Colorado School of Mines is a uniquely focused public research university dedicated to preparing exceptional students to solve today's most pressing energy and environmental challenges.
This is Mines.
Colorado School of Mines is a uniquely focused public research university dedicated to preparing exceptional students to solve today's most pressing energy and environmental challenges.
This is Mines.
Earlier this year, the Mines Campus Safety Committee set a goal to implement emergency evacuation procedures for each of the university’s academic buildings in an effort to ensure consistency in emergency preparedness campuswide.
“The main problems we see are people milling too close to the building, some wandering back in before the all clear is given by the Fire Department and we’ve even had delivery personnel enter buildings during an evacuation,” said Barbara O’Kane, director for Environmental, Health and Safety (EHS).
Students, faculty and staff from Hill Hall volunteered to be a part of a pilot program that included the use of a building evacuation team. Team members were trained to direct people away from the buildings and to a designated assembly area, keep people from re-entering the buildings, communicate updates from the fire department and answer questions from evacuees.
During a practice fire drill in Hill Hall on Aug. 27, the building evacuation team wore red vests and directed evacuees out of the building to the west side of the Green Center. O’Kane attributes the success of the drill to the clear identification on the volunteers’ vests and their ability to give straightforward directions to students and staff.
“The vast majority of evacuees went to the designated assembly area. This is huge because we now have a central gathering point where we can communicate updates to the evacuees, and evacuees can clearly identify evacuation team members.” O’Kane said.
The team developing the new evacuation procedure consists of Metallurgical and Materials Engineering professors John Chandler and Scott Pawelka, Raymond Castillo from fFacilities mManagement, David Cillessen from Public Safety, and Dick Porter and Barbara O’Kane from EHS.
After a successful pilot, the team plans to expand the process to the other academic buildings.
General Evacuation Procedures
1. Leave class/room/lab
2. Take belongings if they are close at hand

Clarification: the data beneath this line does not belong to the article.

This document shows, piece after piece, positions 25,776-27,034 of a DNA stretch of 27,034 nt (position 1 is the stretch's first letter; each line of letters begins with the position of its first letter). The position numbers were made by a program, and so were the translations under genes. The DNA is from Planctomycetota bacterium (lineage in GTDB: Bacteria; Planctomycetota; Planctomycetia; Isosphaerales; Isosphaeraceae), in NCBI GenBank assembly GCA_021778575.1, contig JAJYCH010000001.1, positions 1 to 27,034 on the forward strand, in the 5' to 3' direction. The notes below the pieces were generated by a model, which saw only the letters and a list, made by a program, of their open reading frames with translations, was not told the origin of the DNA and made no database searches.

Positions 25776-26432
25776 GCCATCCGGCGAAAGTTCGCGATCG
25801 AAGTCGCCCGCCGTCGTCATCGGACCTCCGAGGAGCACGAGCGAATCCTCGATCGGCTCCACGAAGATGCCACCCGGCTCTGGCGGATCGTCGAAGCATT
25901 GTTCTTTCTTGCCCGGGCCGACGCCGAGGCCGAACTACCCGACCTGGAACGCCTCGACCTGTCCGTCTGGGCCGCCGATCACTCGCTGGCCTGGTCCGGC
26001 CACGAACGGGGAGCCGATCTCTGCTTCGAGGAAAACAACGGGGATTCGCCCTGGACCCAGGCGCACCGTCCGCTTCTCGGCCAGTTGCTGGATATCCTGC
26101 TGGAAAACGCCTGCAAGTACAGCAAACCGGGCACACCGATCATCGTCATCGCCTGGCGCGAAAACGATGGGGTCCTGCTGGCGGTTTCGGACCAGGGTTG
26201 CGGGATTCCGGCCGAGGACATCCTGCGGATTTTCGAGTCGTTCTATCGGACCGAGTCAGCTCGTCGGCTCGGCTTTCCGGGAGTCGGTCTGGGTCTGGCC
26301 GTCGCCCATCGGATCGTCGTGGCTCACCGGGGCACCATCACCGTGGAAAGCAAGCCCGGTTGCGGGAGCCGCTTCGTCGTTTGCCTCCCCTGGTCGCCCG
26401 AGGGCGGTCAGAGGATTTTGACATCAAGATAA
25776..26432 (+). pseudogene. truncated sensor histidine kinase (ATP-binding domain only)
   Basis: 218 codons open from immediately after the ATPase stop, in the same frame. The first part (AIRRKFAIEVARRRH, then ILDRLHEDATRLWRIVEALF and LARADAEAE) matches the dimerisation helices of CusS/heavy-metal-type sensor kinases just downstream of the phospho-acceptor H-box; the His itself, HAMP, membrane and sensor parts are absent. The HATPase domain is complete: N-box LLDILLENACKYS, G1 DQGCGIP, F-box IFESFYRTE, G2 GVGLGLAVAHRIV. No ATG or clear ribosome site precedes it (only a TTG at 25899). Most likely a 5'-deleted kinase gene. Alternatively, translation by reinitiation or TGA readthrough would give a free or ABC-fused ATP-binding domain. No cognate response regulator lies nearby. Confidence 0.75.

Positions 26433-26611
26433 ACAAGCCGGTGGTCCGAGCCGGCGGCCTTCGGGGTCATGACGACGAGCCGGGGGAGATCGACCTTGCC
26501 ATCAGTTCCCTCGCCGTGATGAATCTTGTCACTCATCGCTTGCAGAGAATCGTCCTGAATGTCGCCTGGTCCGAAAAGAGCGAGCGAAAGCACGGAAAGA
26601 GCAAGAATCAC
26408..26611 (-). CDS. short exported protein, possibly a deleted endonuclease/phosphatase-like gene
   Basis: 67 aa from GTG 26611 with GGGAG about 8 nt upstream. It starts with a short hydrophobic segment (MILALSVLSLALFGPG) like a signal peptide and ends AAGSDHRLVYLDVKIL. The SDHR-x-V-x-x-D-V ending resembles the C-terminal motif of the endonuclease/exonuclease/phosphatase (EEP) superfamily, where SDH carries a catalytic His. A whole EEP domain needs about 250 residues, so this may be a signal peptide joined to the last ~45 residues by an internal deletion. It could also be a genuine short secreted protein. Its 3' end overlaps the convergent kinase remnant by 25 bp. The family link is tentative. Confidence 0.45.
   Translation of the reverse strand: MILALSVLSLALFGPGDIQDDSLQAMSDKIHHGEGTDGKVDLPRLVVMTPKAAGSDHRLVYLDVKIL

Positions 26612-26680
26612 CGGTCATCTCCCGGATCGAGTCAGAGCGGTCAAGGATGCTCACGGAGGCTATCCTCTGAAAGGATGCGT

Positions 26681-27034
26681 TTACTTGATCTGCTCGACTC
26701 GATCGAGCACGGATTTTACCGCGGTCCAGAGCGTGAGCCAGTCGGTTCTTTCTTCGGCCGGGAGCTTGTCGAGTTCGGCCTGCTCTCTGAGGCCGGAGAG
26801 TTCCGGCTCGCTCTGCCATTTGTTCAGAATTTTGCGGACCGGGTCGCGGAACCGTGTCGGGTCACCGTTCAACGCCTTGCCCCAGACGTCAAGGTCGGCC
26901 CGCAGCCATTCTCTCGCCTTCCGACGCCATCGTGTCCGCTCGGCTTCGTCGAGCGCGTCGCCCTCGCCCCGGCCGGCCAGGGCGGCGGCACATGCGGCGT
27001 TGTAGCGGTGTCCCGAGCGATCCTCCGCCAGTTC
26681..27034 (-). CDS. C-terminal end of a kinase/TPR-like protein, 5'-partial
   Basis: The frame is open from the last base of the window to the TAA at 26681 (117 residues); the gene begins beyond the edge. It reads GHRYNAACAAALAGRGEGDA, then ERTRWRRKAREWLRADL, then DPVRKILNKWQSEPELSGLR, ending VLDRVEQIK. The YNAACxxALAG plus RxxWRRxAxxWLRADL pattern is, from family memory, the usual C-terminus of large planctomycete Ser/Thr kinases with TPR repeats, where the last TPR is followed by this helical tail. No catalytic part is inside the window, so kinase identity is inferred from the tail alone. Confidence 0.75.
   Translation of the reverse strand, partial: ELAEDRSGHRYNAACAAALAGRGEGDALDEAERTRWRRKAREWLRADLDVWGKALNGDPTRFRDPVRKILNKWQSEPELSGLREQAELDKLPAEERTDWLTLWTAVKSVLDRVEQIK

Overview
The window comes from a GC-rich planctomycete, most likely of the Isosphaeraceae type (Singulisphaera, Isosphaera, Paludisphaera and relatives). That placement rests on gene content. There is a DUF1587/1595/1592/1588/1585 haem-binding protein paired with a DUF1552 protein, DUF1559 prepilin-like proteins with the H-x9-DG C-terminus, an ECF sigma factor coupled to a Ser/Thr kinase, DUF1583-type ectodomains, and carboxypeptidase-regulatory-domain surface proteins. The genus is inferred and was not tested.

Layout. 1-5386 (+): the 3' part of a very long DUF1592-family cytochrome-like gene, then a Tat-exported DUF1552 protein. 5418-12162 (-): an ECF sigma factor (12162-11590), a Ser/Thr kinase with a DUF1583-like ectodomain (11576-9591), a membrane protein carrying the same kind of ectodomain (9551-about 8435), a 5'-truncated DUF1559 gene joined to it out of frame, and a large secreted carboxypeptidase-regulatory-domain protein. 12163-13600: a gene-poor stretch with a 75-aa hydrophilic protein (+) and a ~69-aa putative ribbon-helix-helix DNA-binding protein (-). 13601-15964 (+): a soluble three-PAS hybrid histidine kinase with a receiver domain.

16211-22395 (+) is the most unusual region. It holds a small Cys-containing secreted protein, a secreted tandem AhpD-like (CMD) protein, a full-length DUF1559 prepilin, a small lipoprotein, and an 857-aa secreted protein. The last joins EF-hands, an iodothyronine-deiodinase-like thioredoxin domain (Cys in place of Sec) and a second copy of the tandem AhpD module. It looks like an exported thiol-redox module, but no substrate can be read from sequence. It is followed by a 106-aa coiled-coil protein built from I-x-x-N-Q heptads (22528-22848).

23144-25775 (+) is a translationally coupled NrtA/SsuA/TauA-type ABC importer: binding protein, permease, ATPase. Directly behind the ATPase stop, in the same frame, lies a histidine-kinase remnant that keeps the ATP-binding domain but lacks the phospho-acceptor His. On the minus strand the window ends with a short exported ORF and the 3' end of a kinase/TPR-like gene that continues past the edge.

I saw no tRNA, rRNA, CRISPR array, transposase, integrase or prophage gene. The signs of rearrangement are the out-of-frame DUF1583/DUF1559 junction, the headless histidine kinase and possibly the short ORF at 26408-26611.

3. Encourage others to leave; close doors behind you
4. Follow exit signs and leave the building at nearest exit
5. Do not use elevators
6. Move away from the building and follow building evacuation team member’s directions to designated assembly area
7. Re-enter the building when prompted by building evacuation team member
8. Do not interfere with Fire Department; direct questions to building evacuation team member
This story appears in the 2014-15 issue of Mines' research magazine, "Energy & the Earth."
For those of us residing on the planet’s surface, the term “shale” evokes visions of flaking layers of rock you can all but peel away by hand. Oil and gas shale is nothing like this. Pick up a cylindrical core brought up from a reservoir two miles below – from the Bakken in North Dakota, the Niobrara in Colorado, the Vaca Muerte in Argentina, it doesn’t matter – and it’s heavy and solid like a hunk of marble. The hydrocarbons are locked inside, perhaps 100,000 times more tightly than would be the case were it merely mixed into concrete.
This is the stuff, though, of the American – and, increasingly, global – boom in unconventional oil and gas. You can’t just drop a well bore into rock like this and watch hydrocarbons gush out. You muse use advanced horizontal drilling and hydraulic fracturing technologies to release the oil and gas. Roughly one-third of the U.S. natural gas production heating our homes and fueling our factories is won this way. Two-thirds of all rigs are drilling horizontal wells. Unconventional energy, at least as applies to shale oil and gas, has become conventional.
Hydraulic fracturing has been around for decades, but we’re still learning about it. What are the true environmental impacts? How can we increase yields to bring more output per well and so have fewer wells, lower costs, cut trade imbalances and lessen the impact on the planet? Can these same techniques be applied to renewable geothermal technologies? Researchers at Colorado School of Mines are working to answer these and other questions via a broad set of disciplines and several noteworthy vehicles. Among them include the Marathon Center of Excellence for Reservoir Studies (MCERS); the new ConocoPhillips Center for a Sustainable We2st (Water-Energy Education, Science and Technology); and a new National Science Foundation (NSF)-sponsored program to understand the risks of natural gas development to the Rocky Mountain Region’s air and water.
As Mines Professor Dag Nummedal, who directs the Colorado Energy Research Institute, put it, “We really focus on making fossil energy more sustainable. That means reducing CO2 emissions, reducing methane emissions, and doing energy development in ways that allow the fossil energy industry to coexist with clean water, agriculture, breathable air and optimal temperatures.”